• Sunday, March 03, 2024
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No ease in doing business as companies lament mounting roadblocks


In 2010, a global research and consultancy firm looking to expand into Nigeria tried to meet with government officials at the Ministry of the Interior to obtain expatriate quotas for their staff, a necessary step before they could set up offices in the country.

“It took us one year before we were actually able to meet with the appropriate government people in Abuja,” a senior partner at the firm who prefers anonymity told BusinessDay. “Sometimes we set up meetings, landed in Abuja, only to be told that the official had travelled.”

The above is just one example of the mounting roadblocks to doing business, often emanating from the federal, state and local levels, which companies operating in Nigeria are facing. This is effectively rubbishing the finance minister, Ngozi Okonjo-Iweala’s stated goal of improving the ease of doing business in the country.

Nigeria is already notorious for being a difficult place to do business and the deteriorating business climate may be compounding the problem. In the World Bank’s latest ease of doing business ranking, Nigeria fell nine places to rank 147 from 138 the previous year.

Businesses already burdened by poor electricity and transportation infrastructure and low access to affordable financing are now contending with multiple taxation from regulatory agencies, as well as inefficiencies at the ports that are spiking the cost of production. Nigerian telecoms providers, for example, tell BusinessDay that too many applications are required to roll out communication networks and base stations.

“The organs of the state are an encumbrance to our businesses. Here in Lagos, getting our fibre in the ground is becoming almost an impossibility, due to the high cost and taxes from the state and local governments,” said Wale Goodluck, a corporate services executive at MTN Nigeria, at the BusinessDay 2013 telecoms roundtable held last October.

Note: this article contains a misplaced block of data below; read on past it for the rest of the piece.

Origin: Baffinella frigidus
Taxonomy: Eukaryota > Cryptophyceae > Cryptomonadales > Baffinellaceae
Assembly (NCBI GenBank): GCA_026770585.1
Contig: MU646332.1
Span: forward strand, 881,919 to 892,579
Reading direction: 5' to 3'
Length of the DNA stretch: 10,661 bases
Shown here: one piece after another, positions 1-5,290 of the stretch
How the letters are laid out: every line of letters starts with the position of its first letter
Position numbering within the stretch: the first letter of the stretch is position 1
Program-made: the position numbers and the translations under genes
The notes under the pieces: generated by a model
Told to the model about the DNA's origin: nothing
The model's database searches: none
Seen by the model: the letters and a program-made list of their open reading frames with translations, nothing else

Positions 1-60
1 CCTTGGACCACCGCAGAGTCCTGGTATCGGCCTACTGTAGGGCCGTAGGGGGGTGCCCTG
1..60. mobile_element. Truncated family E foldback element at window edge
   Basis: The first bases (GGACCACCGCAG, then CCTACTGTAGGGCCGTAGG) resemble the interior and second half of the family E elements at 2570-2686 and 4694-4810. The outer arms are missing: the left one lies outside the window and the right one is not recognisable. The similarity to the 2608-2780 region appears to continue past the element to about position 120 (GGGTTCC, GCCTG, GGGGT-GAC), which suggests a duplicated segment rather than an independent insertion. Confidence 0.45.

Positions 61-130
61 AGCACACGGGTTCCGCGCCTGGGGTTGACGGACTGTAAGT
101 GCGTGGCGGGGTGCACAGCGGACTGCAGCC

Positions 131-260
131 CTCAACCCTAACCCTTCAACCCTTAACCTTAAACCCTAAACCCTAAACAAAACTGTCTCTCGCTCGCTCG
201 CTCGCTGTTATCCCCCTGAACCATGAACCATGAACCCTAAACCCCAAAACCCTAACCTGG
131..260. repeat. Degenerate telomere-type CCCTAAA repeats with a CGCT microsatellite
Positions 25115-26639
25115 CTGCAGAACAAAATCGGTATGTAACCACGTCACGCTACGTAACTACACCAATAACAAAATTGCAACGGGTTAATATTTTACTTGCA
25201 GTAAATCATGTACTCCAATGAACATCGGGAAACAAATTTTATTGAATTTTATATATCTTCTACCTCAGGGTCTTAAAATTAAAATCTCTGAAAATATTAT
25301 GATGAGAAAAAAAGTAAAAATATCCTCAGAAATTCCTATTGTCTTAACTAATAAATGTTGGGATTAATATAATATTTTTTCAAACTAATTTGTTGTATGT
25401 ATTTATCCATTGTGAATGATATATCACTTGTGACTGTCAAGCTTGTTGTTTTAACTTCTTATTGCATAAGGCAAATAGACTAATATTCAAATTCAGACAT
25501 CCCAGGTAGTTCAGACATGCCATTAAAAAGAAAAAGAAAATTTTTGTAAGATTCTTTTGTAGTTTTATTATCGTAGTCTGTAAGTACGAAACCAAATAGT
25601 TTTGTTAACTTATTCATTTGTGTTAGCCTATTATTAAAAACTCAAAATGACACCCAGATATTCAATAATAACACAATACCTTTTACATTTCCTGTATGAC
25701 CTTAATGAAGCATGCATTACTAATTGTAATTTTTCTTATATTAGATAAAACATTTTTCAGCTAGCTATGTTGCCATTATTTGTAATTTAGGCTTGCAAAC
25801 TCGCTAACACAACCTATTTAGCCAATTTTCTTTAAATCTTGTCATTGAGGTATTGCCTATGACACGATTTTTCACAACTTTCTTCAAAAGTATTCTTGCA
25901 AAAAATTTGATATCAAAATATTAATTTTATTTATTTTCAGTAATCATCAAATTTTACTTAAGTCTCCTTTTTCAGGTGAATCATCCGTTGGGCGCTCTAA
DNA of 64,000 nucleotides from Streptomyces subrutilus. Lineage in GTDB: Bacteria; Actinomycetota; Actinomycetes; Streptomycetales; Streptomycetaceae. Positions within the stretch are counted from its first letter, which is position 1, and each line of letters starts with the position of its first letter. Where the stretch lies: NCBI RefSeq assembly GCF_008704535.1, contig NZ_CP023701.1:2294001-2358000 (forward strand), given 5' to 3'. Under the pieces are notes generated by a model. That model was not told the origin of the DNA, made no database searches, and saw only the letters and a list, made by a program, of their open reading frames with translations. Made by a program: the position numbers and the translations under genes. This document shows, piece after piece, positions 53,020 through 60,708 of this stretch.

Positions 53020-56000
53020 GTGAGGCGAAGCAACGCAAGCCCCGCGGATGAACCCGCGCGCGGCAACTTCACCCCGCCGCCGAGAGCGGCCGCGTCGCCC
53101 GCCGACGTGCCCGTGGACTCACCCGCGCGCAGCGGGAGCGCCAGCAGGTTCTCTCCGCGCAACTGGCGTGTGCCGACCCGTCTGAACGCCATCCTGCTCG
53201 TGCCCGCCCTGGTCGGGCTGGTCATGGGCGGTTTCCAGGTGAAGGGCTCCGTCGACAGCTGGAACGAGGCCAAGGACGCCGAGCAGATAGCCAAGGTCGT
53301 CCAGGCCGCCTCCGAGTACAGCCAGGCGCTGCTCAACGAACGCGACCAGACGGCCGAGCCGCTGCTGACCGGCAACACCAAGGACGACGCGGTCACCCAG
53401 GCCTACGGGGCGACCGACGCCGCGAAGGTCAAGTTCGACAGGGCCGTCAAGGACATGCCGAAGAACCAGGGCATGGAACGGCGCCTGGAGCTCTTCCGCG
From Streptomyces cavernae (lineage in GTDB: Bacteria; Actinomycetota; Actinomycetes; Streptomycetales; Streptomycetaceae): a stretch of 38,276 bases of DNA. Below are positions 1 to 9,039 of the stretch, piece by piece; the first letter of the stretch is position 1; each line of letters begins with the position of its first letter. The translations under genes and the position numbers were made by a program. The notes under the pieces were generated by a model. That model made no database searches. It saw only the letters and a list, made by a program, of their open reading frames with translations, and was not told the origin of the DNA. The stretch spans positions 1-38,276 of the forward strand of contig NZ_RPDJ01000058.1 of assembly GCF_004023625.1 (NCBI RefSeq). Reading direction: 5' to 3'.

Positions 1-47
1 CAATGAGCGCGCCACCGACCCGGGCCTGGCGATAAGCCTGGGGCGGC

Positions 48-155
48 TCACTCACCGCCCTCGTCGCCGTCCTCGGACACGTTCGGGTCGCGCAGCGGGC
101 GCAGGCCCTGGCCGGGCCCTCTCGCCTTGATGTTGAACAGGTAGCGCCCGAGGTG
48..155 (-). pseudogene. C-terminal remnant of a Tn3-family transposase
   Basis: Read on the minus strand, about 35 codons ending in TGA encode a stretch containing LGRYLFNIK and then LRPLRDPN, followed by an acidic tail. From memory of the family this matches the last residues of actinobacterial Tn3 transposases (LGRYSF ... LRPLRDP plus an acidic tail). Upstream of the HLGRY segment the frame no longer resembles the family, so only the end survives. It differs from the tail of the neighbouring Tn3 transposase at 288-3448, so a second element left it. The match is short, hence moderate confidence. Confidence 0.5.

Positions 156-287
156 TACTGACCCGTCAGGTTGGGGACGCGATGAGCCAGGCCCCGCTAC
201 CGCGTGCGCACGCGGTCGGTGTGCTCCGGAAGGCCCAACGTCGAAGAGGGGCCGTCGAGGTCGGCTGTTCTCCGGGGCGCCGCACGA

The Lagos Chamber of Commerce and Industry (LCCI) reckons that the activities of regulatory agencies have the capacity to overburden companies whose growth are critical to job creation in the economy.

“We conducted a survey on the activities of some public regulatory agencies including the National Agency for Food and Drug Administration and Control (NAFDAC). It was discovered that businesses are increasingly at the receiving end, mostly in the following areas: delay in registration and certification of products, multiplicity and arbitrary charges, frequency of visits that come with costs to the companies, overlap of functions with other agencies, excess human interface in operational framework and collection of excessive quantity of products supposedly as samples,” said Goodie Ibru, the immediate past president of LCCI, during an interactive session between SMEs and NAFDAC in Lagos last year.

At the seaports, a new destination inspection scheme, championed by the Nigeria Customs Service (NCS), threatens to unravel some of the modest reforms made by the finance ministry since 2012 aimed at sanitising Nigerian ports that are notorious for corruption and a customs service often with an incentive to slow down the clearance of goods rather than speed it up.

The new regime at the ports has made it impossible for manufacturers to clear their goods in time since the NCS took over from Cotecna, as the PAAR (pre-arrival assessment report) now takes a minimum of two weeks to be released to manufacturers by the customs. This has led to a situation whereby importers and manufacturers who import raw materials spend upwards of N150,000 in extra terminal and shipping charges per container.

A large manufacturer who spoke with BusinessDay on condition of anonymity said the major issue was Customs’ unpreparedness for the job.

“Customs has been given this responsibility, but it is evident that they are not equipped for it. The scanners for the containers are not working; our goods are now delayed for weeks, costing us millions. Someone should be held accountable for this,” he said.

The manufacturer noted that gradually, everybody’s cost of clearing is going up (from the small scale to large manufacturers), adding that this would soon affect the man on the street in the form of higher prices or inflation.

BusinessDay learnt that manufacturers caught in this new bout of inefficiency at the ports cut across all sectors of the economy, from food to milk, and industrial goods producers. This threatens to unleash a vicious circle of default and bankruptcy for SMEs and other manufacturers that cannot hold out against the inefficiencies and rising cost of doing business in Nigeria.

“If small SMEs cannot clear their goods due to high charges, then they cannot pay the banks, and maybe the banks will lose money and lay off some workers, so this affects everybody,” said another manufacturer.

The manufacturers are losing out in four areas: higher shipping charges in form of demurrage, terminal charges, bank interest rates, and the possibility of goods damaged from excess stay at the ports.

“The regulatory agencies and government bureaucracy now operate as toll roads and view businesses as cash cows to be milked,” said the CEO of a large FMCG manufacturer in Lagos, who does not want his name in print. “The problem is that even when you pay the toll, you are still bogged down and don’t get to pass.”